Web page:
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Organizations Unite To Combat Malicious Advertising

Facebook, Google, Twitter, AOL, IAB Unite to Protect Users From Malicious Ads With Creation of Ads Integrity Alliance

A new alliance comprised of several large online companies and organizations on Friday, announced the launch of the “Ads Integrity Alliance,” an initiative with a mission to protect users from bad ads and maintain trust in the online advertising world.

Facebook, Google, Twitter, AOL, IAB Unite to Protect Users From Malicious Ads With Creation of Ads Integrity Alliance

A new alliance comprised of several large online companies and organizations on Friday, announced the launch of the “Ads Integrity Alliance,” an initiative with a mission to protect users from bad ads and maintain trust in the online advertising world.

Ads Integrity Alliance MembersLaunched by StopBadware, an organization that has focused on combating malicious software of various types, charter members of the new alliance include Facebook, Google, Twitter, AOL, and the Interactive Advertising Bureau (IAB).

“The Ads Integrity Alliance is a natural extension of StopBadware’s mission to make the Web safer by combating badware,” said the nonprofit organization’s executive director, Maxim Weinstein. “No one can address Internet-scale threats on their own, so we’re bringing together industry leading organizations to tackle the problem collaboratively.”

Online advertising firms have been working hard but are increasingly challenged in the quest to protect users from bad ads, including those that deliver malware (commonly referred to as “malware”), direct users to scams, or attempting to sell counterfeit goods.

“Malvertising” is a growing method used to distribute malware via advertising tags served through an unsuspecting publisher’s web site, blog comments, forums and other forms of user generated content, allowing cybercriminals to create content that can be used to carry out a wide range of malicious attacks.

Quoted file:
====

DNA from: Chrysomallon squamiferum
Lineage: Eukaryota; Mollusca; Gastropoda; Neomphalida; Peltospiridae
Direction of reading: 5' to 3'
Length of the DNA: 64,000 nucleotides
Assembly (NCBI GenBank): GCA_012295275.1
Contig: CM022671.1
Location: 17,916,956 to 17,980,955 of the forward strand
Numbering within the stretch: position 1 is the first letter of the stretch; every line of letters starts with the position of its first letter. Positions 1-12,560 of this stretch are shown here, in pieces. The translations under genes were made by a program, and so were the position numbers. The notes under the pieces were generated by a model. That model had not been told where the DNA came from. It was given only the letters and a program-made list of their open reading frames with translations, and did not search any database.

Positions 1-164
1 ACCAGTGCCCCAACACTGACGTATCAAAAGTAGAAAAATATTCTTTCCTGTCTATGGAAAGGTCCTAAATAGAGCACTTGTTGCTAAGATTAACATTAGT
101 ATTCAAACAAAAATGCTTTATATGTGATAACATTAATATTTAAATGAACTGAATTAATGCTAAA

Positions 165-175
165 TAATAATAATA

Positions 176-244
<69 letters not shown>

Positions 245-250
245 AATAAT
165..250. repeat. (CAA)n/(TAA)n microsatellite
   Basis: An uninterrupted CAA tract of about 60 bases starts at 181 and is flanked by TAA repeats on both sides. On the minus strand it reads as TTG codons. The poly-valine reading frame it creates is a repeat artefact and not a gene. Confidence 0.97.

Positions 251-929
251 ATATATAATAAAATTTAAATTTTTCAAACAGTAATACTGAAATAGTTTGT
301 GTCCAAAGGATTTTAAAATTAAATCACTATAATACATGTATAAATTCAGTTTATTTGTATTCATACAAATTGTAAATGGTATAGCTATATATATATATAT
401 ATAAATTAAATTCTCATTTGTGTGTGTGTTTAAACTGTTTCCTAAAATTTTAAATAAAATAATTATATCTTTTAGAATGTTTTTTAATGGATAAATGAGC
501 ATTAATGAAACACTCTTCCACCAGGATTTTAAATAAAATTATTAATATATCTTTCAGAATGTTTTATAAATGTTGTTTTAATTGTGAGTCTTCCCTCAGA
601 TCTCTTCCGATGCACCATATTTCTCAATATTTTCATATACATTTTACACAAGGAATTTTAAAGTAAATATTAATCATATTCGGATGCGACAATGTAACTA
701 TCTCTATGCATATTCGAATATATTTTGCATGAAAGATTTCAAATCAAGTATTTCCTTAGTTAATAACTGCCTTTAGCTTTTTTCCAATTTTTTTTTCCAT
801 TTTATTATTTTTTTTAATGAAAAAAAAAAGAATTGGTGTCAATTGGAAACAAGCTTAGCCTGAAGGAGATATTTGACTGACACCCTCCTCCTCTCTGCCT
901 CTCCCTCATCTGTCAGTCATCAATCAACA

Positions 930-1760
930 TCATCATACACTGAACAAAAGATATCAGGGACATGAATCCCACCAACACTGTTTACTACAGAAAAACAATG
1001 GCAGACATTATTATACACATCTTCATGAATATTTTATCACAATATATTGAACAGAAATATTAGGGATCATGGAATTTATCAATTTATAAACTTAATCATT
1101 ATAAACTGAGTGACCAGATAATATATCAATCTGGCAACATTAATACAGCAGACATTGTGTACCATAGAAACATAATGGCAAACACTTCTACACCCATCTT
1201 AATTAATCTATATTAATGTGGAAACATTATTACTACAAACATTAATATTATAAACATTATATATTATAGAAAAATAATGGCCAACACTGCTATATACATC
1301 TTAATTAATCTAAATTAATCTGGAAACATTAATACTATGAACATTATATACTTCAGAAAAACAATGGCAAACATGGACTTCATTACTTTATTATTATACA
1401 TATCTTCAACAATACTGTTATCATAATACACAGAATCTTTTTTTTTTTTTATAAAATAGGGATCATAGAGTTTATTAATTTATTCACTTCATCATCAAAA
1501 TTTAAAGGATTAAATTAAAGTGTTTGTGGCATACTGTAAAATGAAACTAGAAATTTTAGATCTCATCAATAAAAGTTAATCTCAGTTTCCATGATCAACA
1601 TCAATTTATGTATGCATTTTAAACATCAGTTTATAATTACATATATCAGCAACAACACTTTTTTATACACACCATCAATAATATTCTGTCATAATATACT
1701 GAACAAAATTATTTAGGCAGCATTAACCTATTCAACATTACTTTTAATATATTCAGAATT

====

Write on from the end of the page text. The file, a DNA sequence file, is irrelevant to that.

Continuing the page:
Advertisers, agencies and now cybercriminals often utilize third party ad tags which allows them to control and monitor their ads, which removes the ability for publishers to be able to control what ads are served. With larger publishers, ad networks and exchanges having thousands of different ad tags running at any given time, monitoring all campaigns and creative being served is a challenge.

The Alliance has the mission to help build upon the efforts already in place by its members to combat malicious ads and address the overall problem in three ways:

Develop – The alliance plans to establish industry policy recommendations for the worst types of “bad ads”, including counterfeit goods, scams, and malware.

Share – The organization says it will develop a platform for sharing information about bad actors as well as develop and share best practices for defining and policing of bad ads.

Educate – In addition to sharing best practices, the Alliance says it will share relevant trends with policymakers and law enforcement agencies.

“Bad ads, such as those that facilitate malware distribution or deceive users, diminish the online user experience and threaten trust in the Web,” said Eric Davis, global public policy manager at Google. “The Ads Integrity Alliance will serve as a forum for us to work together to protect users from bad ads and strengthen trust in the advertising ecosystem.”

Recognizing the growing threat of malicious content, social media giant Twitter earlier this year acquired Dasient, a provider of anti-malware solutions for web sites and ad networks.

More information is available at AdsIntegrityAlliance.org.

Written By

For more than 10 years, Mike Lennon has been closely monitoring the threat landscape and analyzing trends in the National Security and enterprise cybersecurity space. In his role at SecurityWeek, he oversees the editorial direction of the publication and is the Director of several leading security industry conferences around the world.

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